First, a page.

Recently, I made it over to the National Portrait Gallery in Trafalgar Square to see the Freud exhibit, a retrospective of Lucien Freud’s artwork, and was reluctantly impressed. Though the subject matter was sometimes perverse, demanding, and grotesque, the craft of his portraiture held me spellbound. For me, the intense physicality of Freud’s work was the most impressive. Like Egon Schiele, an Austrian painter prolific in the early 1900s, the curves of the body and the twisting of the muscles underneath the skin, emphasized the psychological and emotional intensity. I so dearly love both of those artists’ treatments of the planes of the body. I don’t love that both of them play with perversions of sexuality. Schiele’s work is a less fraught, more peep-show, than Freud’s invasions and possessions of his subjects. But sensuality is critical for both artists.
In the earlier portraits, it was the quality of lines that conveyed the combination of scientific attention and emotionality. Many of these paintings, for their emotional distance and emphasis on isolation, reminded me of Edward Hopper’s work. The people in both artists work exist in close proximity to one another, but don’t make eye contact and rarely touch. Freud’s Father and Daughter, 1949, is one of the only portraits that includes people in contact with one another. 1954’s Hotel Bedroom is a monument to emotional isolation amid physical proximity. So much in that image is broken and breaking, and the treatment of the subverted, melancholic turmoil with color and style is just gorgeous.
Freud habitually exaggerated the size of the hands, eyes and lips of his subjects, especially in his earlier work. This intrigued me, since those are generally considered sexual attributes, and important to human evaluations of each other’s attractiveness. I wondered whether he consciously emphasized these aspects of his models, and if so, why. It was also interesting given the public’s awareness of Freud’s promiscuity.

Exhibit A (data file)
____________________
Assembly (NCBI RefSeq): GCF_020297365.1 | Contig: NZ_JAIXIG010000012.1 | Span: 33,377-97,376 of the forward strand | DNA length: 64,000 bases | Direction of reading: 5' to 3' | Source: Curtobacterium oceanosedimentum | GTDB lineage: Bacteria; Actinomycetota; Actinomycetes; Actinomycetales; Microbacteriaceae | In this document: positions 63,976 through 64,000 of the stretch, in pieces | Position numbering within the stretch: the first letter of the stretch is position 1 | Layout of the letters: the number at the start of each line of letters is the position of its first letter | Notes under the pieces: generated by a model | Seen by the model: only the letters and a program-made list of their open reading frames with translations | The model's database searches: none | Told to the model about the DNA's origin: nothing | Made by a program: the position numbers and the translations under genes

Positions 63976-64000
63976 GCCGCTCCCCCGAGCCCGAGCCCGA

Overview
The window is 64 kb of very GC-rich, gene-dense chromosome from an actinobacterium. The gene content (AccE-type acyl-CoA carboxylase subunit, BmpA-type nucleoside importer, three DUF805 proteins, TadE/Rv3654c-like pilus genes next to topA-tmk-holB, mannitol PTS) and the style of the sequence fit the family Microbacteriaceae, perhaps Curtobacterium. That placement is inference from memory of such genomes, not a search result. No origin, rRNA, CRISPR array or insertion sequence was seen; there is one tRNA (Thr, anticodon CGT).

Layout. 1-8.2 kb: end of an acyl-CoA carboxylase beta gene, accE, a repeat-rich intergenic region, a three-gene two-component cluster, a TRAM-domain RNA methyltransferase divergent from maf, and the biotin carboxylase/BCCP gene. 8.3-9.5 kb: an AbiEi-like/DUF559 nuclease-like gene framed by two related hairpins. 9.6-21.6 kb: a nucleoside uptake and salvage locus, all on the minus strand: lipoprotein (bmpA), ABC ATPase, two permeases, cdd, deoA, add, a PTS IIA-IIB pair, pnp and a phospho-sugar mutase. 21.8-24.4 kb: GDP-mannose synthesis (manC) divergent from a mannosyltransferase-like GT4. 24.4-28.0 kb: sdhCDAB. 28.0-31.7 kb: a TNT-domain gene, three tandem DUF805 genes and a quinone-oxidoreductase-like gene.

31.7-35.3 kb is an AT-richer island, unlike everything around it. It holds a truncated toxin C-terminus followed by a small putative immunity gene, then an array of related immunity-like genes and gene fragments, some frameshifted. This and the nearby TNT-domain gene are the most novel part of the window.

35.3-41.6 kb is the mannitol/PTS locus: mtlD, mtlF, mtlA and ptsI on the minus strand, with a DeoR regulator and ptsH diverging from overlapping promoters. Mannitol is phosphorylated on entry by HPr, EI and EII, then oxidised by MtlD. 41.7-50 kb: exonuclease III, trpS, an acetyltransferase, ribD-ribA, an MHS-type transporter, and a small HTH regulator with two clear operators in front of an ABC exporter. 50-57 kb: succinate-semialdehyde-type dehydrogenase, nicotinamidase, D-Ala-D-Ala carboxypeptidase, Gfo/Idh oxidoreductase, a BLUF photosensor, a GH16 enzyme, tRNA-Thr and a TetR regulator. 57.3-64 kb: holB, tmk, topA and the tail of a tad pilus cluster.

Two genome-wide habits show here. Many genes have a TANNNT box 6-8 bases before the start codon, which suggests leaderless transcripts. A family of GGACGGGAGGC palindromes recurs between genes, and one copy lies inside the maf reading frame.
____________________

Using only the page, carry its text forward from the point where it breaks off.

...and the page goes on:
Of the entire exhibit, I was most disturbed by his treatment of women and children, especially in his early paintings. Often he painted women and children naked or partially naked, acutely and sometime uncomfortably observed. This intimacy didn’t seem particularly invited or welcome. Of all the uncomfortable moments during the Freud exhibit, viewing Large Interior, Paddington, 1968-9, was the most disconcerting. It seemed an almost total exploitation of this young girl, lying exposed and vulnerable on the barren floor in the fetal position. Only after reading the label did I learn that the child was, in fact, his daughter. The refusal to acknowledge the identity of women and children in these early paintings was, I thought, derogatory. He seemed to use them but not to honor them, almost rejecting their value as individuals because they were women and children. His gaze fell especially harshly upon children. I cannot pretend to understand what might have provoked that perspective, but that the museum’s treatment of the collection barely mentioned it.
As his style evolved, the application of the paint and the treatment of edges became thicker, more worked. By the end of the retrospective, it was clear that Freud thought of himself as an artist. As his public reputation grew, so did the scale of his portraits, his demands on his models, and the texture of his paint. It was around these that Freud lost me; he became more of a persona than an artist. Though I was still fascinated by his work, it was morbidly so and his motivations seemed more superficial. His work became less complex, for me, because it seemed more actively driven by external forces. In general, I felt that his persona as an artist swamped and overpowered the quality of his artwork.
This exhibit was both interesting and worth being seen, but I think the art would be more impressive if viewed apart from Freud’s name. Seen on a wall, hung discretely in the National Portrait Gallery, viewers would inevitably be drawn to the work, drawn to the drama and the tension. In that context, viewers would be allowed to experience the power and skill of the work before they evaluated it through the lens of public perception of Freud. He’s such a complex and demanding artist that the art should be contextualized within his life only after after the art has stood alone.
laissez les bon temps rouler,